Warriors don’t aim to mess around in Game 6 

OAKLAND — The fates of two teams changed in the Western Conference semifinals, seemingly with one announcement on a TNT broadcast.

The question now is: With the Memphis Grizzlies trailing 3-2 in the series, is there anything they can do to beat the Warriors and stave off elimination at the FedExForum tonight.

“We would love to win it on the road,” Warriors coach Steve Kerr said. “I mean, you always have to try to get it done when you can. You don’t want to mess around. You never know what can happen.”

First, harken back to halftime of Game 3 in Memphis, where the Warriors trailed by 17 in a game they would eventually lose 98-89. At the start of the third quarter, Kerr announced his intentions to the television world — his team was going to start doubling the Grizzlies big men, hoping to coax his free-flowing team out of its Beale Street slumber.

It worked. The Warriors stormed back in the second half, trimming the deficit to four and flirting with victory.

In that instant, the cat-and-mouse game began — call it NBA game theory — and the Warriors seemingly have transformed in the 10 quarters since then.

A game later came the decision to have center Andrew Bogut guard no one basically. Then in Game 5, the Grizzlies’ Tony Allen sat with his aggravated hamstring, forcing Jeff Green into the starting five. Like Mike Conley’s Game 2 reappearance, there are no opportunities like the ones created or destroyed through injury.

“Everybody was saying we couldn’t score because Tony Allen was on the floor, and we put up 78 without him,” coach Dave Joerger said.

Where Joerger goes now is decidedly murky. His options are limited with few kitchen sinks to be thrown at a Warriors offense two nights removed from making 14 of 30 3-pointers and fewer still offensive alterations to shake up his ground-and-pound attack.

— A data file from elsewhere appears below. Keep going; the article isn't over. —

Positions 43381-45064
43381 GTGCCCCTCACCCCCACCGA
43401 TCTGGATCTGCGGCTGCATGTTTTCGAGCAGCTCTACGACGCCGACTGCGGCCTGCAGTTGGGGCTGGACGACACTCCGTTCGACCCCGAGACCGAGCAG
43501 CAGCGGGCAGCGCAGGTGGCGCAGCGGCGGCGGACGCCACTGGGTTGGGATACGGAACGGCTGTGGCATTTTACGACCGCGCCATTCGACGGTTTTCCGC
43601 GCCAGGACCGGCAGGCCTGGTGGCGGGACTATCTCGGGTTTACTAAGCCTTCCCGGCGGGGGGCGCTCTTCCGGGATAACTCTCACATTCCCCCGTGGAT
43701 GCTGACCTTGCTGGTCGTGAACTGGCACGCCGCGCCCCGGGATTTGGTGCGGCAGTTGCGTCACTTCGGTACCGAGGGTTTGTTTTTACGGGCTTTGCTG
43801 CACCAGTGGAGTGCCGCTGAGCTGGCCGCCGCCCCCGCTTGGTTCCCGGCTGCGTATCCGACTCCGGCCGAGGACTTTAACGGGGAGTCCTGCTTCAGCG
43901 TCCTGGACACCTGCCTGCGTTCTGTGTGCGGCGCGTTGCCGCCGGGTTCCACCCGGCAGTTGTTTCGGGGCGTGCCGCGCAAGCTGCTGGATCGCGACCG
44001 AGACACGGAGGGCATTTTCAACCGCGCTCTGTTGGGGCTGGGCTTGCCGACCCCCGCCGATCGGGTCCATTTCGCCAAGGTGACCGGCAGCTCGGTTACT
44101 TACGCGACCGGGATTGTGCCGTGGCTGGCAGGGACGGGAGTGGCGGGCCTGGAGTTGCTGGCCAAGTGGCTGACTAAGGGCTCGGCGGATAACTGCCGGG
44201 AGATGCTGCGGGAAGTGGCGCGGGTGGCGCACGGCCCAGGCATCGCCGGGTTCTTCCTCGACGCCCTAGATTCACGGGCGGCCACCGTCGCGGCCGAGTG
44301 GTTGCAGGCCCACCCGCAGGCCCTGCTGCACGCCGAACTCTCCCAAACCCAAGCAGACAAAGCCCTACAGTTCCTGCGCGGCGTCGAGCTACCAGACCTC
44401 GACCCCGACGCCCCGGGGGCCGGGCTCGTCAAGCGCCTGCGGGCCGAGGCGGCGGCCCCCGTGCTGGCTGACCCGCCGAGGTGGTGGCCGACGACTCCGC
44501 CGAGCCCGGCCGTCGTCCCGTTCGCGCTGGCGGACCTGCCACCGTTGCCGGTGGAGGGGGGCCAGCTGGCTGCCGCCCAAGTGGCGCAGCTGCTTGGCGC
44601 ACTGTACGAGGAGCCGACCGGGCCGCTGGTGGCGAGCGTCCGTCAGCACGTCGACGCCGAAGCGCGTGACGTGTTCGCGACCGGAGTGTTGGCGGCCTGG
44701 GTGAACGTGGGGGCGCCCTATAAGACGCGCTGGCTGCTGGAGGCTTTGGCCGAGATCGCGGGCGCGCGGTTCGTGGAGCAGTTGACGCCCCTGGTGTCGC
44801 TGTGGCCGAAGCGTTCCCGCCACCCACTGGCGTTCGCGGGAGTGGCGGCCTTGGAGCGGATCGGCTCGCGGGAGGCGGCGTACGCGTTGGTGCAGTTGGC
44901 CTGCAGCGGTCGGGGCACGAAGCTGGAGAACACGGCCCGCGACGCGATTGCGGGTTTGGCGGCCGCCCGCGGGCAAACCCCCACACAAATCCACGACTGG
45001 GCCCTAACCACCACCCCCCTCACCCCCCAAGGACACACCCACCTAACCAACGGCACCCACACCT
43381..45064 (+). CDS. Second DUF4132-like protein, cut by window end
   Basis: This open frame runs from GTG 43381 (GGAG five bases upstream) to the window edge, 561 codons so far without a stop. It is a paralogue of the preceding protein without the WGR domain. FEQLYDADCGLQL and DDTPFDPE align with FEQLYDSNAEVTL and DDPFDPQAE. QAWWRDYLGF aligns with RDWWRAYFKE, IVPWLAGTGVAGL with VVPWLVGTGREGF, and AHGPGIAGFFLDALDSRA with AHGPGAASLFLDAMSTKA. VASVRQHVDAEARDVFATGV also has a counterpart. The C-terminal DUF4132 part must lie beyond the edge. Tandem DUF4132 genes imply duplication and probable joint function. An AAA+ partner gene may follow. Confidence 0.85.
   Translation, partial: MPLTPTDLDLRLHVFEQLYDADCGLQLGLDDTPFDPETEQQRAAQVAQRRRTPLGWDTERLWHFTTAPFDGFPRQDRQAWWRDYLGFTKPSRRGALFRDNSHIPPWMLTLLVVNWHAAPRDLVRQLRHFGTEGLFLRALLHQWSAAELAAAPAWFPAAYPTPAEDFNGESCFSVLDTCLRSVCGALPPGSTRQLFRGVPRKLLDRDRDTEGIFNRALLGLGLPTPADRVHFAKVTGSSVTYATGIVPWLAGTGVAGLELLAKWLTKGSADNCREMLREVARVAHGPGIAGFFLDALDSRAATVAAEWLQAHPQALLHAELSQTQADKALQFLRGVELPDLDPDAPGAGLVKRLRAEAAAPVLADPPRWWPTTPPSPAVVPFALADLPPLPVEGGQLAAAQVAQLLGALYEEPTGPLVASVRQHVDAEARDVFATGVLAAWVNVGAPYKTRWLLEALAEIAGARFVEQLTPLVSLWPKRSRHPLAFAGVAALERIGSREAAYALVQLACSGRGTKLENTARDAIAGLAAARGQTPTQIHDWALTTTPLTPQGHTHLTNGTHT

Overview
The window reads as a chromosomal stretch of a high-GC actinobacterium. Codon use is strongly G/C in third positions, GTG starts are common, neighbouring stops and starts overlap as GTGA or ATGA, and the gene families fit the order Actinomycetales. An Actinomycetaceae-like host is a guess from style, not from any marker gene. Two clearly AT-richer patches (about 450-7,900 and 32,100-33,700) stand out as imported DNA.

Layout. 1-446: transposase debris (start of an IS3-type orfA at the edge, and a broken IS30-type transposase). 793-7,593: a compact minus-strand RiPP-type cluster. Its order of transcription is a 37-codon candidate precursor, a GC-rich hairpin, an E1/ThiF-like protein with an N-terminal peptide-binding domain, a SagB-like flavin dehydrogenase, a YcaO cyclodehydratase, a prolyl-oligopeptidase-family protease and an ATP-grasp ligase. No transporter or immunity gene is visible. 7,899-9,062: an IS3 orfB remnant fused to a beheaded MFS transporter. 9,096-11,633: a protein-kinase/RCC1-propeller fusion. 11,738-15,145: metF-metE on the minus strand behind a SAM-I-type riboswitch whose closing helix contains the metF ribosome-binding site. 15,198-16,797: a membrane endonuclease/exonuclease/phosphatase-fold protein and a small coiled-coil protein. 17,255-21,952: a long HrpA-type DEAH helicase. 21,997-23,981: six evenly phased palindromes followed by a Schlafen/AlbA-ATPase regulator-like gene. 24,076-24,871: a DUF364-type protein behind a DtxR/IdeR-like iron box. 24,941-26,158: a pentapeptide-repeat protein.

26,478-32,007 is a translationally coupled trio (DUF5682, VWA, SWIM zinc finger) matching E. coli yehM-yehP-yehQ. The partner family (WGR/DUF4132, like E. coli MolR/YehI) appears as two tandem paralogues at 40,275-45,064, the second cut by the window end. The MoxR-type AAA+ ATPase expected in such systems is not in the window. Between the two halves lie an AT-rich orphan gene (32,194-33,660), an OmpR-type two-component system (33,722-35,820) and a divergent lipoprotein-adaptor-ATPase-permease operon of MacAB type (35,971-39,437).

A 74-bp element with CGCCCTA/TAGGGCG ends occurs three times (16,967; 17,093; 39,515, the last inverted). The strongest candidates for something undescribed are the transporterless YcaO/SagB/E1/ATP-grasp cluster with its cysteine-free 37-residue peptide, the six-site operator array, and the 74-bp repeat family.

Such is life for an old-school team in a new-school league, with two talented bigs in Marc Gasol and Zach Randolph, a banged-up point guard in Conley, a highly athletic but oddly conventional wing player in Courtney Lee who has trouble creating his own shot and Green, a ball-heavy, skilled-yet-inconsistent forward who is a poor fit in the Grizzlies’ halfcourt offense.

At the very least, Allen has pledged to play tonight, and if he does, Mr. First-Team All-Defense will be asked to facilitate and generate more offense from the elbows, an added wrinkle or answer to the sag-off defense. At the very least, he will limit the minutes of the overmatched Nick Calathes, who has yet to score in the series.

Even still, the imposing strength of Randolph and Gasol has looked largely neutralized with the doubling scheme that dares Randolph to be creative.

So what’s left for Joerger? He could try starting veteran Beno Udrih in place of Green to give the offense two ball-handlers, better rhythm and more shooting. Or he could keep center Kostas Koufos on the bench to better combat the Warriors’ smaller lineups. Defensively, the Grizzlies could try doubling Stephen Curry from the outset or even resort to Hack-a-Bogut to guarantee the Warriors won’t shoot the 3.

Meanwhile, Kerr’s deck looks flush with Andre Iguodala, Shaun Livingston and David Lee in righteous form off the bench.

“It’s pick your poison,” Joerger said. “Their bench has been tremendous. I don’t think Shaun Livingston gets the credit he deserves as a low-length defender and he gives them stability. Harrison Barnes is quietly having a tremendous series and doesn’t get enough credit. I think Iguodala knocking in 3s gives them another guy that they have out there spacing the floor, knocking them in.” “Certainly Steph and Klay get a lot of attention, so all those other guys get to lick their fingers and line them up.”

Joerger’s starters have proven themselves somewhat than capable of keeping up and slowing down the sprinting Warriors attack. Not to mention the missed opportunities of loose balls and hustle plays in Game 5 that went begging, at least of few of which could well change tonight should Memphis bring the requisite energy.

“They got to every one of them,” Joerger said. “They laid their bodies out. We stood and watched a lot. Balls bouncing around that they get, and again, they torture you because it’s another free look that they get and another free shot. So it’s easier to get in rhythm the more shots you get, and those extra shots that they’re taking and our defense just keep wearing you down.”

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Jack Ross

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